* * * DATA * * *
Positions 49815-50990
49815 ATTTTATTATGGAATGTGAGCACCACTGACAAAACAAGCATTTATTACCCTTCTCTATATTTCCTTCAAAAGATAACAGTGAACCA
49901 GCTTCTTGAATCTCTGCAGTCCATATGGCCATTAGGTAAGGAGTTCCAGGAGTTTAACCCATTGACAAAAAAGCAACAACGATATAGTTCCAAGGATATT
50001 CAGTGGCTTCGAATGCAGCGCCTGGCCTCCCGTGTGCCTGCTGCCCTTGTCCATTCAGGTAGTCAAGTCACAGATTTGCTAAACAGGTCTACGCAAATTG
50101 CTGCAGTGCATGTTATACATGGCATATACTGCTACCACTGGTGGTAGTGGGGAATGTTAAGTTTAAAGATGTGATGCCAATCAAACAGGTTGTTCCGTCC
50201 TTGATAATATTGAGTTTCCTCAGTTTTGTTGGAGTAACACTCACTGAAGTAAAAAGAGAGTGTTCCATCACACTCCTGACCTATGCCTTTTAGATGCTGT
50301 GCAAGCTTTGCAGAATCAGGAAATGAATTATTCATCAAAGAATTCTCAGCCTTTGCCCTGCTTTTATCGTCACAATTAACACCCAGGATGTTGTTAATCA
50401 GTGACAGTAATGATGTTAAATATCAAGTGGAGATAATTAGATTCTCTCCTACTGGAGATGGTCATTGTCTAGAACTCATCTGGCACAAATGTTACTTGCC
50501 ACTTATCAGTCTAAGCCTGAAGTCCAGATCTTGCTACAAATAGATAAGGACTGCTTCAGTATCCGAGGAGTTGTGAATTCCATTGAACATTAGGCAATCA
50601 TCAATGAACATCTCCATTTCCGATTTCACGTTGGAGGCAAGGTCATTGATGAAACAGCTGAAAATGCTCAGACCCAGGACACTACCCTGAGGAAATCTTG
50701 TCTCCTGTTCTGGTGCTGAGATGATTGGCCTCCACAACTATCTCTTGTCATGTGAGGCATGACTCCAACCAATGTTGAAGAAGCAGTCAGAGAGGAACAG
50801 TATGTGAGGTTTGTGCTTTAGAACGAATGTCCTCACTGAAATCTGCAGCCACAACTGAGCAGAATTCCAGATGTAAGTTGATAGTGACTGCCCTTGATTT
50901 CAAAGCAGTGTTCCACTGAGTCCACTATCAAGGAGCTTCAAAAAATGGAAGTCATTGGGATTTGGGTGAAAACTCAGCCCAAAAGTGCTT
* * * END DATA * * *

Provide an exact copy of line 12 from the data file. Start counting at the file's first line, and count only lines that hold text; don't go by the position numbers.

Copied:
50801 TATGTGAGGTTTGTGCTTTAGAACGAATGTCCTCACTGAAATCTGCAGCCACAACTGAGCAGAATTCCAGATGTAAGTTGATAGTGACTGCCCTTGATTT